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First world cup win and celebratory gunfire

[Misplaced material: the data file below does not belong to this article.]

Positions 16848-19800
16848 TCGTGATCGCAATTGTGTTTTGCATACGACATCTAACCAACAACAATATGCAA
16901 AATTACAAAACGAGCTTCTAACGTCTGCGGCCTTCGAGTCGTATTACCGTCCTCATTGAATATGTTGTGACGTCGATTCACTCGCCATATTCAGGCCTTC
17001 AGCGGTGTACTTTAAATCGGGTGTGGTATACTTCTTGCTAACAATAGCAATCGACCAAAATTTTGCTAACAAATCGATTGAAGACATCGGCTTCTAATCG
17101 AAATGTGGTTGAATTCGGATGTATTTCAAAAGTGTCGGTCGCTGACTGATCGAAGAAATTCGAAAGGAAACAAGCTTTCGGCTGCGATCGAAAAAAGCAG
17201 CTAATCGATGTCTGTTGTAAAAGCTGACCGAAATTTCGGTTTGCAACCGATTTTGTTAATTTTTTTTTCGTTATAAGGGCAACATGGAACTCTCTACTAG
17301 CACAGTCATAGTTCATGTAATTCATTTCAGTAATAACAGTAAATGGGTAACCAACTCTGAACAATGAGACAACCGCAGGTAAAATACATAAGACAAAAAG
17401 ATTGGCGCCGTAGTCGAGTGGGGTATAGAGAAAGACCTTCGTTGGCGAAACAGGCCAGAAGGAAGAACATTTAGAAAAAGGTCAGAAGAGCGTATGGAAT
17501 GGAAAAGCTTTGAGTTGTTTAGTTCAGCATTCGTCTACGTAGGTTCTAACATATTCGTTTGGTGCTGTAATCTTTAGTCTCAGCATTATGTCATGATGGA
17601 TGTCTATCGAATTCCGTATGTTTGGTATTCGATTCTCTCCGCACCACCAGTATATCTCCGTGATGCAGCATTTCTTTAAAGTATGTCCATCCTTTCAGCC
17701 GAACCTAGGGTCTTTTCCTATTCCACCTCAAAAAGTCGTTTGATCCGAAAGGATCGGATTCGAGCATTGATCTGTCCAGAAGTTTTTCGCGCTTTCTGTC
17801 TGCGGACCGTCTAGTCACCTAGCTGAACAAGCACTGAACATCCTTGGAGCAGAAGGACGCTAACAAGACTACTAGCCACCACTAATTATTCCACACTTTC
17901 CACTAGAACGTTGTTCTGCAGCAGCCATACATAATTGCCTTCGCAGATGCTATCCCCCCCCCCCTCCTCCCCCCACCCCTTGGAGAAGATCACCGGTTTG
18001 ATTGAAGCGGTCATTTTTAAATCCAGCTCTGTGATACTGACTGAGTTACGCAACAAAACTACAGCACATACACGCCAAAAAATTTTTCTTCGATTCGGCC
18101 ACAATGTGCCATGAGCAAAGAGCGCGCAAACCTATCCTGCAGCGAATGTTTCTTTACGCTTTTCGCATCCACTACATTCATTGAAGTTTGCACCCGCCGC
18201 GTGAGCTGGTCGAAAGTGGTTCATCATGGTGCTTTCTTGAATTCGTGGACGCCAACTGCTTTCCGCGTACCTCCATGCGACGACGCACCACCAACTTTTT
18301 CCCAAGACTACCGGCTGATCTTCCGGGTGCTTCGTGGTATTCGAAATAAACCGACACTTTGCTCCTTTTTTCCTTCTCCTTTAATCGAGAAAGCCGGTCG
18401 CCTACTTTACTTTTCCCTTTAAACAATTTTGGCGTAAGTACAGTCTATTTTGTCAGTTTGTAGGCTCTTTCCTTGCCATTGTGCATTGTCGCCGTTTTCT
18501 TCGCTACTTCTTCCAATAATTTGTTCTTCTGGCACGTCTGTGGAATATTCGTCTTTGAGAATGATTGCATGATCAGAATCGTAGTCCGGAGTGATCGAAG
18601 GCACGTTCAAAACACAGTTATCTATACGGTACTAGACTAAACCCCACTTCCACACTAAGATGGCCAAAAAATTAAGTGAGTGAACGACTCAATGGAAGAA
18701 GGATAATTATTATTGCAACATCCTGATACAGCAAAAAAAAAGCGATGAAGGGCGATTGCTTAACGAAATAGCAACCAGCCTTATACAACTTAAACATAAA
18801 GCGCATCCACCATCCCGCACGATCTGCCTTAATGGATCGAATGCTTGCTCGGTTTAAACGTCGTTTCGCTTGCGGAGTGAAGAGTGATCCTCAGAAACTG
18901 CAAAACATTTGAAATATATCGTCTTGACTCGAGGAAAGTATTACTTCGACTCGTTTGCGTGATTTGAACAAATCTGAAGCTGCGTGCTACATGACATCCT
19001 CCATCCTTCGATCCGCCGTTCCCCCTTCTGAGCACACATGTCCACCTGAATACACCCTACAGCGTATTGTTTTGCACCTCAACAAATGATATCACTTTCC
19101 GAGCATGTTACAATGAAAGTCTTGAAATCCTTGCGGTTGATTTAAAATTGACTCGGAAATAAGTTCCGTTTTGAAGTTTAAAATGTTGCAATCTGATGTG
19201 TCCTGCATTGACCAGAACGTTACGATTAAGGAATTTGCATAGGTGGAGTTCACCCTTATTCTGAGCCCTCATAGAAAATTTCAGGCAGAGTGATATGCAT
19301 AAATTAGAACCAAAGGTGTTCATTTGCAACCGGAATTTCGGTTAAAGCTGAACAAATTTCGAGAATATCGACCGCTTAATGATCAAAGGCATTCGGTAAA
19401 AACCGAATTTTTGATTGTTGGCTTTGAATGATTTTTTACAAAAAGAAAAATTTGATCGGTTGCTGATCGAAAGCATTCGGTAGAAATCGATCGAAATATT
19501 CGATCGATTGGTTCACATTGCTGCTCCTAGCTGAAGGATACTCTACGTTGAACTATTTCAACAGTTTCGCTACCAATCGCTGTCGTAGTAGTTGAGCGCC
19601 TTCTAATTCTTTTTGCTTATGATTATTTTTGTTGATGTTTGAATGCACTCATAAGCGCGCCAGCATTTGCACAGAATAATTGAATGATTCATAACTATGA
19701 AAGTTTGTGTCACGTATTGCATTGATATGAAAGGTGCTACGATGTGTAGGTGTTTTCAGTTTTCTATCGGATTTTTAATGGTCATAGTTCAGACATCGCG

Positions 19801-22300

Afghanistan made history with first cricket world cup win. This historic win was celebrated across the country. The win, amazingly, united Afghans in national pride, a thing we desperately need. Congratulations to the entire nation on this first and biggest win. This first win that how Scotland was drubbed by blue tigers by one wicket with just three balls remaining will be remembered for longer as it is something extra-ordinary for a nation that rarely has seen such grand occasions of national happiness in its past thirty-plus years history. The impetus of the win has been so powerful that many cricket fans broke into tears. However, at the same time the celebration was so wild that it left several people injured. Several photos of cricket freaks went viral on social networking websites where one could easily see their love for the country and their national cricket team. Their eyes were wet while their faces were glowing because of happiness. Nevertheless, there are no photos of those whose eyes were wet because their loved ones were wounded in the wild celebration in Jalalabad, over cricket win. Celebratory gunfire turned the happy mood into sour one. Celebratory gunfire has been blamed for deaths around the world, but why it is becoming an Afghan phenomenon. Are we wild in celebrations too? Why some people take up arms for celebrations even cognizant with the dangers of a bullet that may cause? Do such people have the right to celebrate?  Though, it is, undeniably, an emphatic way to express one’s jubilation and extreme happiness, but expressing it with shooting guns into the sky is no more a practice of civilized world. It’s fatal. It has always caused deaths. Instances of fatalities because of celebratory gunfire are rife, but too few give attention to it when the country celebrates some national events and achievements. Now the government will have to do something—something that could put an end to celebratory gunfire. Penalties, arrests and guns confiscations should be introduced. And if there are any, they should be implemented seriously. In T.S Elliot words we are the hollow men. We are the stuffed men.  Violent souls, but only as the hollow men, the stuffed men. T.S Elliot (Sept. 26, 1888) may have said these lines for the decaying society of his time, however looking at our current day society, the words still look quite relevant. When celebration could be done by dancing, biking, hoisting flags then why to turn toward gunfire? Or our irony as a nation is that in this valley of dying stars we don’t have the eyes—the eyes that could lead us in a right direction.  Why our twinkling stars die before the age they become fully dazzling. Sometimes they die in IED blasts. Sometimes in road traffic accidents and sometimes in aerial firing. Reveling in the sports wins is fair until it doesn’t ends up on taking away invaluable human lives. Therefore, we need maturity, be it politics, war, or celebrations.

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